Three studies have cast doubt on the subterranean lake hypothesis below the south pole of Mars. Scientists have proposed as an alternative that clays they are the true source of radar reflections that have previously been interpreted as liquid water.
In 2018, a team led by Roberto Orosei from Italy’s Istituto Nazionale di Astrofisica announced that it had found evidence of underground lakes far below the ice sheet at the south pole of Mars. The evidence they cited came from a radar instrument aboard the ESA (European Space Agency) Mars Express orbiter.
Radar signals, which can penetrate rock and ice, change as they reflect off different materials. In this case, they produced especially bright signals below the polar cap that could be interpreted as liquid water. The possibility of a potentially habitable environment for microbes was exciting. But after taking a closer look at the data, along with experiments in a cold laboratory here on Earth, some scientists now think that clays, not water, could be creating the signals. In the past month, a trio of new articles have unraveled the mystery and may have ruled out the lakes hypothesis.
Jeffrey Plaut of NASA’s Jet Propulsion Laboratory and Aditya Khuller, an Arizona State University doctoral student doing an internship at JPL, analyzed 44,000 radar echoes from the base of the ice cap along the 15 years of MARSIS data, the same Mars Express instrument from which the lakes hypothesis was made. Dozens of brighter highlights appeared like the ones in the 2018 study. But in their recent article published in Geophysical Research Letters, They found many of these signals in areas near the surface, where it should be too cold for the water to remain liquid, even when mixed with perchlorates, a type of salt commonly found on Mars that can lower the freezing temperature of water. .
Then two separate teams of scientists analyzed the radar signals to determine if something else could be producing those signals.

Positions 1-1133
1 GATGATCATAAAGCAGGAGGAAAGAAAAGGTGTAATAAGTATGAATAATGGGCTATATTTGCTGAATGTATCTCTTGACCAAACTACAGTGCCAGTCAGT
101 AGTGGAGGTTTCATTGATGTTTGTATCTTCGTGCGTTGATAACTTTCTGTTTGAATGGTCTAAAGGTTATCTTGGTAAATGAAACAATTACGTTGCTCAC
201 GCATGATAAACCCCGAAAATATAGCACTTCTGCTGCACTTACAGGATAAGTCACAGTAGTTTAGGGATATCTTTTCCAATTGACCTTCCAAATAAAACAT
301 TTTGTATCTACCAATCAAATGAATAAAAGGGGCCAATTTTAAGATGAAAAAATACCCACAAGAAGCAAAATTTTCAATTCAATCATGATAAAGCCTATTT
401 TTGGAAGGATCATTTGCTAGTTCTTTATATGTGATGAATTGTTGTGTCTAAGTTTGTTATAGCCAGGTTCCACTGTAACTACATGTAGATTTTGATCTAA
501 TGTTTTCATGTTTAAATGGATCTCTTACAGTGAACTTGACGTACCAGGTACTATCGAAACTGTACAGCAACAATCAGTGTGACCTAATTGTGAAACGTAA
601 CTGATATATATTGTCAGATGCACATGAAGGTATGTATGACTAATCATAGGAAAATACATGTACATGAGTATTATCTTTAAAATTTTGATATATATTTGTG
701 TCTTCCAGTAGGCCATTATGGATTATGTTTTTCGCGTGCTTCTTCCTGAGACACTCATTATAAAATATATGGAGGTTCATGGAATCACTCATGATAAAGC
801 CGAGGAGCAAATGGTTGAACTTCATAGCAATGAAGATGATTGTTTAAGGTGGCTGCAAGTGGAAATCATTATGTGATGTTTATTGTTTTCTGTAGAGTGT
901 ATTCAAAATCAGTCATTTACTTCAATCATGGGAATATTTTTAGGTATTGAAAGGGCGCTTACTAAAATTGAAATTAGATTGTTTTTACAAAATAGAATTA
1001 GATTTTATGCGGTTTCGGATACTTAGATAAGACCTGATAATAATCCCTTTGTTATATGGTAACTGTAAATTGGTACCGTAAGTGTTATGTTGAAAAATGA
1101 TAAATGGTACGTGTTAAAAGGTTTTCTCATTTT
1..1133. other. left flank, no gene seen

Carver Bierson of Arizona State University completed a theoretical study suggesting several possible materials that could cause the signals, including clays, metal-containing minerals, and saline ice. But Isaac Smith of York University, knowing that a group of clays called smectites were present all over Mars, he went further in a third separate article: he measured the properties of smectite in a laboratory.
Smectites look like ordinary rocks, but they were formed long ago by liquid water. Smith placed several smectite samples in a cylinder designed to measure how radar signals would interact with them. He also doused them with liquid nitrogen, freezing them to minus 58 degrees Fahrenheit (minus 50 degrees Celsius), close to what they would be at the Martian south pole.
“The lab was cold,” Smith said. it’s a statement. “It was winter in Canada at the time, and pumping liquid nitrogen into the room made it colder. He was wrapped in a hat, jacket, gloves, scarf, and a mask due to COVID-19. It was quite uncomfortable.”
After freezing the clay samples, Smith found that his response matched almost perfectly with the MARSIS radar observations. Then he and his team searched for clays present on Mars near those radar observations. They were based on data from MRO, which carries a mineral mapper called CRISM.
Bingo. While CRISM cannot look through the ice, Smith found smectites scattered in the vicinity of the south pole ice sheet. Smith’s team showed that frozen smectite can make the reflections (no unusual amounts of salt or heat are required) and that they are present at the south pole. There is no way to confirm what the bright radar signals are without landing on the south pole of Mars and digging up miles of ice. But recent articles have offered plausible explanations that are more logical than liquid water.
“In planetary science, we often get closer to the truth little by little,” Plaut said. “The original document did not prove that it was water, and these new documents do not prove that it is not. But we try to narrow the chances as much as possible to reach a consensus“.